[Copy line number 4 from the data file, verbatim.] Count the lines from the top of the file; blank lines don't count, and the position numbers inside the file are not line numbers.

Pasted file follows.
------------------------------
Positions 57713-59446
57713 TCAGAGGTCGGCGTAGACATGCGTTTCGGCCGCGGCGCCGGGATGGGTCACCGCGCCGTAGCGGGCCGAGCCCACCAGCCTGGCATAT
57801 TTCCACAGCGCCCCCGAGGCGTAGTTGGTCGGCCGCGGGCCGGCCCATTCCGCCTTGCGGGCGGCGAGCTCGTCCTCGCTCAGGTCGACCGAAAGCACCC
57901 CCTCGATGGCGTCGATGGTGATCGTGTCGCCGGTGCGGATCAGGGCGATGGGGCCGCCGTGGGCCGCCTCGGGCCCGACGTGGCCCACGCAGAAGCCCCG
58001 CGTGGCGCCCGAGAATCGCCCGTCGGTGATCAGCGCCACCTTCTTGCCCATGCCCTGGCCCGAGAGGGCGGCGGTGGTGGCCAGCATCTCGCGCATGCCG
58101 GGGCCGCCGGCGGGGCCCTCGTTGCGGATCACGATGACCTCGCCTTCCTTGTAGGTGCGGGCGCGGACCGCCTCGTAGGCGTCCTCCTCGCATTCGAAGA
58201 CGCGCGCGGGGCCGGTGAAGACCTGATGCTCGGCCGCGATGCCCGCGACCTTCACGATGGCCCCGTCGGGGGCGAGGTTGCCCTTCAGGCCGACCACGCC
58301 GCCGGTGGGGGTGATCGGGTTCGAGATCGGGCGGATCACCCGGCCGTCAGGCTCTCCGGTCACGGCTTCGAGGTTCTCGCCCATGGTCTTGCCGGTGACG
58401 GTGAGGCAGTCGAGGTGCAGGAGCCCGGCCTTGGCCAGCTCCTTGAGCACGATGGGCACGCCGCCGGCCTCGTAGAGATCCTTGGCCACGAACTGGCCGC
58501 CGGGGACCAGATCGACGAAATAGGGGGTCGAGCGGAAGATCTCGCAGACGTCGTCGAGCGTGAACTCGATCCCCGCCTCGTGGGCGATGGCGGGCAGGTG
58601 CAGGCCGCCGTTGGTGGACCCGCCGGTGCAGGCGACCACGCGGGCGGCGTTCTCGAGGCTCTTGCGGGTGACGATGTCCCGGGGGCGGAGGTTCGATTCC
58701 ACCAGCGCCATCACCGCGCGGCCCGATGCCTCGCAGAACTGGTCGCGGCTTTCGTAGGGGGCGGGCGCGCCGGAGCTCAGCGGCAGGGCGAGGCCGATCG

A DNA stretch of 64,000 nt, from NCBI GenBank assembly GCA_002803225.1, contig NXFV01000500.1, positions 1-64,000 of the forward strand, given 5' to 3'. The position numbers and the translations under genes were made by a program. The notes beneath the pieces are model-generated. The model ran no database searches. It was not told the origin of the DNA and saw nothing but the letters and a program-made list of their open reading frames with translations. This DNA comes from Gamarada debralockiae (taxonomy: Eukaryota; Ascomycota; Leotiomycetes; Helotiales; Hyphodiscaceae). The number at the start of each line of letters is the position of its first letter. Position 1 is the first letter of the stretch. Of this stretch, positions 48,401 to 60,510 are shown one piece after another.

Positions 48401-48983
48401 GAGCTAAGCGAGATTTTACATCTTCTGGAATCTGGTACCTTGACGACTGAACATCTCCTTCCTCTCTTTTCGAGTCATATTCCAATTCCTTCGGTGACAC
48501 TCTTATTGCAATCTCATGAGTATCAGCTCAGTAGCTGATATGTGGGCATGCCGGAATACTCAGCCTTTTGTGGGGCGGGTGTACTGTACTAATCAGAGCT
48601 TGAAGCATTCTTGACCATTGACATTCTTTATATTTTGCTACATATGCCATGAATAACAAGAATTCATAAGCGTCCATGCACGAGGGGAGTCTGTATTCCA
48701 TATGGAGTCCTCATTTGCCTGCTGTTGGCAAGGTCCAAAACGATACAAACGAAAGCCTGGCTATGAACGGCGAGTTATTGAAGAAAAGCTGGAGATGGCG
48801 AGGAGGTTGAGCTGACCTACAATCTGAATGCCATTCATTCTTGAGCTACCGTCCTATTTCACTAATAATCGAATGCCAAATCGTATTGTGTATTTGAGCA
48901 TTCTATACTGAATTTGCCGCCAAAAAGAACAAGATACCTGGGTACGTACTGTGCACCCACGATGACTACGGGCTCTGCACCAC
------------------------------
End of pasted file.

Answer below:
57901 CCTCGATGGCGTCGATGGTGATCGTGTCGCCGGTGCGGATCAGGGCGATGGGGCCGCCGTGGGCCGCCTCGGGCCCGACGTGGCCCACGCAGAAGCCCCG